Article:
I was thinking a bit earlier:(adsbygoogle = window.adsbygoogle || []).push({});

What if you created a particle at infinity (ignore the normal particle rules for simplicity), and allowed it to fall towards a massive body? Ignoring other effects such as the other forces, would the particle ever gain enough energy to surpass the energy required to create the particle?

Intuitively, we know the answer to be no. But I felt like doing a 5 second back-of-the-envelope calculation anyways. I did the following:

Say the gravitational potential difference from infinity to some distance [itex]r[/itex] is [itex]U=-\frac{GM}{r}[/itex]. Where [itex]M[/itex] is the large mass and [itex]m[/itex] is the mass of the particle. So, by falling from infinity to [itex]r[/itex] the particle would gain energy [itex]ΔE=\frac{GMm}{r}[/itex].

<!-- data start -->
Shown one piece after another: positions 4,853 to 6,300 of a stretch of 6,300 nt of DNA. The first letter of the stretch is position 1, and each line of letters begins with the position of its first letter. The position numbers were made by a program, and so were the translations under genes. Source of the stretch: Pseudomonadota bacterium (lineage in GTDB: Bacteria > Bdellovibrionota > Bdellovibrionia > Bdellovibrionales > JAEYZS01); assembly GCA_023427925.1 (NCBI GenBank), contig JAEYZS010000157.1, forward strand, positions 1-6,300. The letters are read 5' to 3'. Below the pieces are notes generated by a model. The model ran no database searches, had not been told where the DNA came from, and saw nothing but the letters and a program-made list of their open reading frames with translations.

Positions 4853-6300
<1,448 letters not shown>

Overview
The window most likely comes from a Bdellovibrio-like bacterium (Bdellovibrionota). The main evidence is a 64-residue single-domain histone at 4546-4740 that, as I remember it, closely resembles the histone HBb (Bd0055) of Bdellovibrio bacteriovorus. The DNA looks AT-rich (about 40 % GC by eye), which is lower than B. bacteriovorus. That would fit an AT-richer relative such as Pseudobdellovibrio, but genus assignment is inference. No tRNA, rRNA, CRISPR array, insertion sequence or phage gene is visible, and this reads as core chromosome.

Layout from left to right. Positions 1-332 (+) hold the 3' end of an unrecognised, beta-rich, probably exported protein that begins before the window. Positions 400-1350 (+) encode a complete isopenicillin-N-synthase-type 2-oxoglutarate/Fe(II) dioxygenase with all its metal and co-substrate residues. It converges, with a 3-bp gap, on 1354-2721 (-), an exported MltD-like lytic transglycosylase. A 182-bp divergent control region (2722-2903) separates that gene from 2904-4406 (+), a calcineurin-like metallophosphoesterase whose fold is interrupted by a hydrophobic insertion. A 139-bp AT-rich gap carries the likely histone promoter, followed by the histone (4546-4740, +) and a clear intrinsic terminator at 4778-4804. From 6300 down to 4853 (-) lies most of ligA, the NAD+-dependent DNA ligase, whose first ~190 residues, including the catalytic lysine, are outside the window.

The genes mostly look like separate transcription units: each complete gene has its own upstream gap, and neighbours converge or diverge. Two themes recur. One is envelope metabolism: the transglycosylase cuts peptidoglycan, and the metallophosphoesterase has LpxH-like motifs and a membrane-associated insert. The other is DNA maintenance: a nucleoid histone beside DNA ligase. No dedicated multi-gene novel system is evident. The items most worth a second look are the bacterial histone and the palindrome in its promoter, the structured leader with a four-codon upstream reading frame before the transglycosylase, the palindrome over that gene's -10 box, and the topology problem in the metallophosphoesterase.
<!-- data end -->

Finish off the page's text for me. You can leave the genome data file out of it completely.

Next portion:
The rest energy of the particle is [itex]E_{rest}=mc^{2}[/itex]. I set the equations equal in order to see what (classical) radius I'd need in order to gain my energy back from creating the particle. The result is:

[itex]r=\frac{GM}{c^{2}}[/itex]

Well, I recognized this as (half) the Schwarzschild Radius, the radius of a black hole! [itex]r_{s}=\frac{2GM}{c^{2}}[/itex]

So now I'm curious! What's this mean? Why would I get half the Schwarzschild Radius? Is it simply telling me it's impossible, or is there a more interesting reason? Does anyone know?

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# (What is) Schwarzschild Radius and Potential Energy

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